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Originally published Friday, June 3, 2011 at 7:59 PM

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Players urge court to lift lockout

NFL players urged a federal appeals court Friday to declare the lockout illegal, saying the league had no right to impose a work stoppage that is now approaching three months with no sign of a deal that will save the 2011 season.

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ST. LOUIS — NFL players urged a federal appeals court Friday to declare the lockout illegal, saying the league had no right to impose a work stoppage that is now approaching three months with no sign of a deal that will save the 2011 season.

In a courtroom packed with some 200 people, including out-of-work players and retirees on folding chairs brought in to handle the crowd, attorneys on both sides of the bitter labor fight got roughly 30 minutes each to make their cases.

The appeal centers on the lockout that began hours after months of labor talks fell apart March 11. The players union dissolved, and the fight ended up in federal court. The NFL contends the union decertification was a sham meant to gain leverage in the talks and the conflict remains subject to labor law.

The players argue that antitrust laws apply and the lockout put in place under labor law needs to be put on hold, as it was in April by U.S. District Judge Susan Richard Nelson in Minnesota.

"We're asking for a preliminary injunction for a short period of time," the players' counsel, Theodore Olson, said in the hushed courtroom. "We're simply asking that the laws of the U.S. be respected."

The arguments came before a three-judge panel of the 8th U.S. Circuit Court of Appeals, whose two earlier 2-1 decisions have sided with the league and upheld the lockout. The panel took the arguments under advisement with one judge, Kermit Bye, saying only that a ruling would come in "due course" and he suggested the two sides figure things out.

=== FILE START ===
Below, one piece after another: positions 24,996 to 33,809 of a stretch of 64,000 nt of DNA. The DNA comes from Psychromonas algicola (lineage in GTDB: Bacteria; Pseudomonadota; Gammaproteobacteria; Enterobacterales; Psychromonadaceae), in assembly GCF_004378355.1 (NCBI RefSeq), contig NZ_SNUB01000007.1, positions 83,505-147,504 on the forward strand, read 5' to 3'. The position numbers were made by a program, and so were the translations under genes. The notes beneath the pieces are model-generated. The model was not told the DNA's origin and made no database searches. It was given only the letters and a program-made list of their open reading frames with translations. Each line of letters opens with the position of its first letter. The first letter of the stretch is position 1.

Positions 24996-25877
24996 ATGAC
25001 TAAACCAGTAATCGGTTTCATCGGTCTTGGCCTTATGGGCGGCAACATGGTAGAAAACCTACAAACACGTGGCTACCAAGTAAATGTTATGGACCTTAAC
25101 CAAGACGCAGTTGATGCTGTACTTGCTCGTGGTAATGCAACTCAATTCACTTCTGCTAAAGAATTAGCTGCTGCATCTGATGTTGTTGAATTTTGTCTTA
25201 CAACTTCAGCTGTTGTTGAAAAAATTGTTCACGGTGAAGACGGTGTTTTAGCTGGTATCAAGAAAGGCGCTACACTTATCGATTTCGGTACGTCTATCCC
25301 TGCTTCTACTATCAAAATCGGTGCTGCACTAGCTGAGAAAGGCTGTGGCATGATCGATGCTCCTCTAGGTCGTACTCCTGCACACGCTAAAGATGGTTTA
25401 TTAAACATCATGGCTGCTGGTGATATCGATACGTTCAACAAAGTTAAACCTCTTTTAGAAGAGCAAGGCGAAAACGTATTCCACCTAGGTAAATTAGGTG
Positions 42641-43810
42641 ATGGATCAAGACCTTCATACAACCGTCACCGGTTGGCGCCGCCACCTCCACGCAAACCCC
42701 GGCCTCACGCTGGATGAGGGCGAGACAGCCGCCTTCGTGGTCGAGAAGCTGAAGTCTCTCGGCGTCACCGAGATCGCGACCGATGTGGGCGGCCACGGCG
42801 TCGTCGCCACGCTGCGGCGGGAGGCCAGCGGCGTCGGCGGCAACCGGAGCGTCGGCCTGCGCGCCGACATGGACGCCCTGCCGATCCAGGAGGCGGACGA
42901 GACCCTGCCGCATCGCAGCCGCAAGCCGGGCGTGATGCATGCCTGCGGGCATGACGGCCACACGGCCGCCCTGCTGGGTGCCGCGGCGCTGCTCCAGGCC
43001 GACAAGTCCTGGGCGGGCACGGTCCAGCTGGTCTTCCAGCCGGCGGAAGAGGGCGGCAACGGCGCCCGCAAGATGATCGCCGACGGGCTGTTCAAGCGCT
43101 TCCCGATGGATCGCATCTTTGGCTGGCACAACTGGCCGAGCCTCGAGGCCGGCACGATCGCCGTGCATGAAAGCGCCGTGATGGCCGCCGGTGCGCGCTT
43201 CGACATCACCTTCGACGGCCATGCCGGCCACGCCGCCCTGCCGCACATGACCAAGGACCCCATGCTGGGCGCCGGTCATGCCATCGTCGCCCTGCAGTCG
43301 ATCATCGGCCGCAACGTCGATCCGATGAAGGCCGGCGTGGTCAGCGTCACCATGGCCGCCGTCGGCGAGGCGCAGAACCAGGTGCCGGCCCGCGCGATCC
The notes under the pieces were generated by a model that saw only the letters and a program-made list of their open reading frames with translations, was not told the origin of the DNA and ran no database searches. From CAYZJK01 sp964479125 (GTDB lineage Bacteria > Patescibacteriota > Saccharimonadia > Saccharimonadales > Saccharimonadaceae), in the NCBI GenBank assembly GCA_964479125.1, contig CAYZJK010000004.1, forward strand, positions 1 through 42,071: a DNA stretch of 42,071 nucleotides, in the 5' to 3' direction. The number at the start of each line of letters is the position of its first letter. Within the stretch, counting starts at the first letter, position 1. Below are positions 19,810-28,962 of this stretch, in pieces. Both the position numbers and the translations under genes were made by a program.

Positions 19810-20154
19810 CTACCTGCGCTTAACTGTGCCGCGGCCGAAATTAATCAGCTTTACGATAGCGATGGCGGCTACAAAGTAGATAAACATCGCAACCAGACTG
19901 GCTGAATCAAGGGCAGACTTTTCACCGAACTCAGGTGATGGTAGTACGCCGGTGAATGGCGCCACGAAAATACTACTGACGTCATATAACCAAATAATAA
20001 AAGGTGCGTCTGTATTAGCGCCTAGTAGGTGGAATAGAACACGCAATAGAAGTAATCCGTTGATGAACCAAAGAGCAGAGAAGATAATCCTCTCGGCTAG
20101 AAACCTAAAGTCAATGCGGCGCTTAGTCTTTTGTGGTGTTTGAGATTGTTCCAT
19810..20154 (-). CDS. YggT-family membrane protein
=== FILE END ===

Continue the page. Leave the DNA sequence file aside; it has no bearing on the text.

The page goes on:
"We wouldn't be all that hurt if you go out and settle that case," Bye said with a smile as he closed the 68-minute hearing. "We will keep with our business, and if that ends up with a decision, it's probably something both sides aren't going to like."

The hearing has been seen as pivotal in the dispute over how to share the NFL's $9 billion in annual revenue.

Hall of Famer dies

Running back John Henry Johnson, a member of the San Francisco 49ers' famed "Million Dollar Backfield" in the mid-1950s, died in Tracy, Calif., on Friday at the age of 81, according to several relatives and close friends.

Johnson's pro playing career spanned 14 seasons, including 13 in the NFL and now-defunct American Football League, and culminated with his induction into the Pro Football Hall of Fame.

Johnson's most productive seasons came with the Pittsburgh Steelers in the 1960s, when he twice rushed for more than 1,000 yards. He also was a member of the Detroit Lions' title-winning team in 1957.

However, it was during his three seasons with the 49ers for which Johnson is best remembered. He teamed with running backs Joe "The Jet" Perry and Hugh McElhenny (the former Washington Huskies star) and quarterback Y.A. Tittle from 1954 to 1956 to comprise what many regard as the best backfield in history.

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